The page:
There is a story that is told about a group of Americans who were invited by an MP acquaintance to a tour of the Houses of Parliament. Walking through the halls of that great, historical building they were awestruck when who should appear from a doorway , but, Lord Hailsham, splendidly attired in the official regalia of the office he then held as Lord Chancellor. He walked toward the tourists and as he did so he spied in the corridor beyond them the then Leader of the Labour Party, Neil Knnock. Wishing to attract his colleague’s attention Lord Hailsham raised his hand and called out “Neil!”, where upon all the Americans dropped to one knee.
We laugh, but sometimes we long for this kind of power — the power of position —to be obeyed just because of the title or the job we have. To say to our children or employee, “You do what I tell you because I am your mother, or father, or boss.” However, even this kind of power is suspect today. Most of us parent in families that resemble a democracy more than a monarchy. We live in a voluntary society where the values of personal freedom and egalitarianism are the rule of the day.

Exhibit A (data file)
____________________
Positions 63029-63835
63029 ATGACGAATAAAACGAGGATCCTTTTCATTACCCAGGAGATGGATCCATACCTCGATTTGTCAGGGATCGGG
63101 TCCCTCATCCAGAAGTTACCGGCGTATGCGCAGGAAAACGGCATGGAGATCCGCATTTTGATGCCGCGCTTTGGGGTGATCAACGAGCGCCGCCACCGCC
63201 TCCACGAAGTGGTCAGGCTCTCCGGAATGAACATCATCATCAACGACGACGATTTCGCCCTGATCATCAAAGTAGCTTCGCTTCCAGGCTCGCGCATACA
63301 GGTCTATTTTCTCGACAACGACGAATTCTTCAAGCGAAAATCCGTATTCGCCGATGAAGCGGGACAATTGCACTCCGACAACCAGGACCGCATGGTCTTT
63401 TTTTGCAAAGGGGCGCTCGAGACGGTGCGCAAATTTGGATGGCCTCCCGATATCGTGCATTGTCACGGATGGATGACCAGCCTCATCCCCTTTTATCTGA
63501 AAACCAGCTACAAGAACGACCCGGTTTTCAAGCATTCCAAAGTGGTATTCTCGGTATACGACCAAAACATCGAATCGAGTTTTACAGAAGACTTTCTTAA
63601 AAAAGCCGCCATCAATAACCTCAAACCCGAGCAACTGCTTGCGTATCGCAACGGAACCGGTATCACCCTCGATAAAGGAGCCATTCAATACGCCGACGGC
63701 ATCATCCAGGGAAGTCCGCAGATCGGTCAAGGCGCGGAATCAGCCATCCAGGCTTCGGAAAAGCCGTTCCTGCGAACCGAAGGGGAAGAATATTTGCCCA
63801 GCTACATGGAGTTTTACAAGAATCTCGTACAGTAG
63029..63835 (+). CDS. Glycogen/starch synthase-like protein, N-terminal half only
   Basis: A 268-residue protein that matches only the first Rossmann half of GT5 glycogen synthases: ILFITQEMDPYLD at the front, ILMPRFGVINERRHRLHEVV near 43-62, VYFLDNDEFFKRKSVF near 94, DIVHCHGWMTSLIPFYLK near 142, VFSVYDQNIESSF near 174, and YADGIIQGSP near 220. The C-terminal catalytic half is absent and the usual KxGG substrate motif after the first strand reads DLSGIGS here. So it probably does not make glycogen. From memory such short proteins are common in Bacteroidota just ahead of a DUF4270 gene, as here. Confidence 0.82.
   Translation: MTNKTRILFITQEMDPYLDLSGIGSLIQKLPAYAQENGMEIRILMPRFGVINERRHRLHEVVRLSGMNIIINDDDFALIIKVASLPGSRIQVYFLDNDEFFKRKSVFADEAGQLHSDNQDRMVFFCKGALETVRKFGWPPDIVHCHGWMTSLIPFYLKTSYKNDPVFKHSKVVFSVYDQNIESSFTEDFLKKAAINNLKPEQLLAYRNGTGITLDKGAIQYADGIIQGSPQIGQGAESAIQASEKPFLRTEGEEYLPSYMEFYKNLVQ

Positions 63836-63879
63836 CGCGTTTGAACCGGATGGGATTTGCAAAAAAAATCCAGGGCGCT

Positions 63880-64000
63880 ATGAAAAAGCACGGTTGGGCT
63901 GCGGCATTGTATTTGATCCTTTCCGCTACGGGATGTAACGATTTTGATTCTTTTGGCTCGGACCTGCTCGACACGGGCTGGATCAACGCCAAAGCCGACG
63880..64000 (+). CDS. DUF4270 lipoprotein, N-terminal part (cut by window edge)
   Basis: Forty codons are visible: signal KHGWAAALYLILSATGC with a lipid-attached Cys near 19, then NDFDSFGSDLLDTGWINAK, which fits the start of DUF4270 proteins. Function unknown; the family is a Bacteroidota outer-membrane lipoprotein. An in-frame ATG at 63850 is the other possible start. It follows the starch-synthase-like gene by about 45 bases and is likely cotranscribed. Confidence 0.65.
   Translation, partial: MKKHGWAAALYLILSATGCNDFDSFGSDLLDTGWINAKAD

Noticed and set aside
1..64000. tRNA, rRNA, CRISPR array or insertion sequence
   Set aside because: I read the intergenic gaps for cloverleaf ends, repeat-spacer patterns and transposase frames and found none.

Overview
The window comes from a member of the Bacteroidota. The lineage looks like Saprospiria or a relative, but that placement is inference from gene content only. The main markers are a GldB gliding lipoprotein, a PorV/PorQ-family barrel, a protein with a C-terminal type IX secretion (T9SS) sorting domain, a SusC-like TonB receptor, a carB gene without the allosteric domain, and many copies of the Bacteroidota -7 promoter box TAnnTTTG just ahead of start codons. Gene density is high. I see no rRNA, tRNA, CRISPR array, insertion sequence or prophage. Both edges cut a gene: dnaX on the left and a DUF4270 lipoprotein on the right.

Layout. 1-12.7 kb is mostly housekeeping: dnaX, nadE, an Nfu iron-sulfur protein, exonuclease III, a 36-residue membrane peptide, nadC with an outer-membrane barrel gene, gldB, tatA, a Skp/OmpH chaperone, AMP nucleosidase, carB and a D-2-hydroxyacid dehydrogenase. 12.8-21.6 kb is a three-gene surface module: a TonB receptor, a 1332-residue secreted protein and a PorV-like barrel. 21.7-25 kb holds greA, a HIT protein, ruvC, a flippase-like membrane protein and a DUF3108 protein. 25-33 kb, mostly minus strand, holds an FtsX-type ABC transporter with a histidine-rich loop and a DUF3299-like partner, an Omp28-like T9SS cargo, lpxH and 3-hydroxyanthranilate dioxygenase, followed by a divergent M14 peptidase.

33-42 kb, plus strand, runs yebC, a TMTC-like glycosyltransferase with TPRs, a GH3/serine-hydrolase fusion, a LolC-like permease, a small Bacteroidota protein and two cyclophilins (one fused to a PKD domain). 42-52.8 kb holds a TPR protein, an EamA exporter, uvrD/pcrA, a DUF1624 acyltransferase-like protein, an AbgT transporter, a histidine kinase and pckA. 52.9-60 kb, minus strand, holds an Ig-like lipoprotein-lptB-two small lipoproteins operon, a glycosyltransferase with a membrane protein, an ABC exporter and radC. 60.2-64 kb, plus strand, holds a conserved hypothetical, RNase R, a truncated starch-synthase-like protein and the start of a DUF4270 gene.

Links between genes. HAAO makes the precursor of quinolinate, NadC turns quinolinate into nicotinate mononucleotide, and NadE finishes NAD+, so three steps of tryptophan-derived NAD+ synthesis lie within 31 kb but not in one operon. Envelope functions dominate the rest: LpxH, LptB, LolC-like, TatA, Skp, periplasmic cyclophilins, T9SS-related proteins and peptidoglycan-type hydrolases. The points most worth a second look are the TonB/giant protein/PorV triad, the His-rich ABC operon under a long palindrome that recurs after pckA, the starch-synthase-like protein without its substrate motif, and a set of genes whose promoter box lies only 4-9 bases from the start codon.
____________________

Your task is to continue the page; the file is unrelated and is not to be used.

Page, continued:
Most monarchs and royalty today serve through the will of the people; they are constitutional monarchs who don’t exercise any real power. The world, however, has spent much of its history ruled by kings with absolute power where obedience was demanded; where people have been deported, beheaded, hung, burned, dismembered and disgraced because they have refused to be obedient. In recent history dictators such as Hitler, Stalin, Pol Pot, or Sadam Hussein are additional examples of the saying by British historian, Lord Acton, that power tends to corrupt; absolute power corrupts absolutely.